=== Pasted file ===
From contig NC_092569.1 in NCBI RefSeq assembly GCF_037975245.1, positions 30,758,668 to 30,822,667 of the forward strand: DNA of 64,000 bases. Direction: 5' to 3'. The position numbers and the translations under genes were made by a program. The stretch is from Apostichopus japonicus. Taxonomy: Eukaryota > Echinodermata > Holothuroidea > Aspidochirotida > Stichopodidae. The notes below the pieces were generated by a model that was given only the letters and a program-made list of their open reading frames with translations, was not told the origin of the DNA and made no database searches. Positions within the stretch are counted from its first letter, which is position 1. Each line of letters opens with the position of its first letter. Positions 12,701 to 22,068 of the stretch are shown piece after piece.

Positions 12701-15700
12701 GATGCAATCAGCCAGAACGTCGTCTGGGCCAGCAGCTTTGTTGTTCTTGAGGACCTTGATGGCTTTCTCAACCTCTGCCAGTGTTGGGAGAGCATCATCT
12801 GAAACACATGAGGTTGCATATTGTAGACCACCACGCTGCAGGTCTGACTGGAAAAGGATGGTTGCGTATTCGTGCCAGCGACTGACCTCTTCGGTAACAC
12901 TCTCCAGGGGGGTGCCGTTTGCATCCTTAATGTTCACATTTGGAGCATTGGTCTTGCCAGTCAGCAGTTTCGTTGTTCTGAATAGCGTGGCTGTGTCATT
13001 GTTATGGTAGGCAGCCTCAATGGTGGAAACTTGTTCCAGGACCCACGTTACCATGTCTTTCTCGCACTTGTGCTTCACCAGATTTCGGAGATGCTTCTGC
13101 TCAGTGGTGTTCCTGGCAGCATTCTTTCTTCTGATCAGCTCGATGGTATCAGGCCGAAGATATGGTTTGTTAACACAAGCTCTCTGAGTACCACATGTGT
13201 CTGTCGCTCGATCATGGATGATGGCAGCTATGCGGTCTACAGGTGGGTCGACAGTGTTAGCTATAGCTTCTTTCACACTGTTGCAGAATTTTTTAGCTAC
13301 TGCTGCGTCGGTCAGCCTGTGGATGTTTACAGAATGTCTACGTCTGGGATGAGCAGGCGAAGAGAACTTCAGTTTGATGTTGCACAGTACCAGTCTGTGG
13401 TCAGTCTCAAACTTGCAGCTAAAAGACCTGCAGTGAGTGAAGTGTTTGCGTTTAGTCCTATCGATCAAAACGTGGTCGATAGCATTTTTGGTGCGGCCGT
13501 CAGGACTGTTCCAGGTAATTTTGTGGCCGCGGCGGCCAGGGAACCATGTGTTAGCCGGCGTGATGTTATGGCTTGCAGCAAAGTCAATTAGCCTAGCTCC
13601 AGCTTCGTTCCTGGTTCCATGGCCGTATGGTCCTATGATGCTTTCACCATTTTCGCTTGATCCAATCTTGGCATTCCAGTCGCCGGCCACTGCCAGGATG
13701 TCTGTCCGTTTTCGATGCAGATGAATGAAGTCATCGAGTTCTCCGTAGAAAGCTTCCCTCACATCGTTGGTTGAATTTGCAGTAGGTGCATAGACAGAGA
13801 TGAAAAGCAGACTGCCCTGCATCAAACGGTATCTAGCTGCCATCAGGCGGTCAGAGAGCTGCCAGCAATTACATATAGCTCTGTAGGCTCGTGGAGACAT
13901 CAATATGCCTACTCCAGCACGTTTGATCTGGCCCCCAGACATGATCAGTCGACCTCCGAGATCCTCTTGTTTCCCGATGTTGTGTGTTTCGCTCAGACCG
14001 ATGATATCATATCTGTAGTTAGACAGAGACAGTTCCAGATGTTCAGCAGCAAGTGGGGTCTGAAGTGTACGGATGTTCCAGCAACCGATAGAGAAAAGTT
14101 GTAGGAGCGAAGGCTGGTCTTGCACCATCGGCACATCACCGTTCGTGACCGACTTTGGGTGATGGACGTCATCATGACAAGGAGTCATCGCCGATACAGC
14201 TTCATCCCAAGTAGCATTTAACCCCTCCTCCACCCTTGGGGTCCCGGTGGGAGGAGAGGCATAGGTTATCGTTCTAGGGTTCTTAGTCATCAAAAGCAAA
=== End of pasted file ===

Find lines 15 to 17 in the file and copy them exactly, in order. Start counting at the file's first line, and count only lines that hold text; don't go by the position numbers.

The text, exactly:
13901 CAATATGCCTACTCCAGCACGTTTGATCTGGCCCCCAGACATGATCAGTCGACCTCCGAGATCCTCTTGTTTCCCGATGTTGTGTGTTTCGCTCAGACCG
14001 ATGATATCATATCTGTAGTTAGACAGAGACAGTTCCAGATGTTCAGCAGCAAGTGGGGTCTGAAGTGTACGGATGTTCCAGCAACCGATAGAGAAAAGTT
14101 GTAGGAGCGAAGGCTGGTCTTGCACCATCGGCACATCACCGTTCGTGACCGACTTTGGGTGATGGACGTCATCATGACAAGGAGTCATCGCCGATACAGC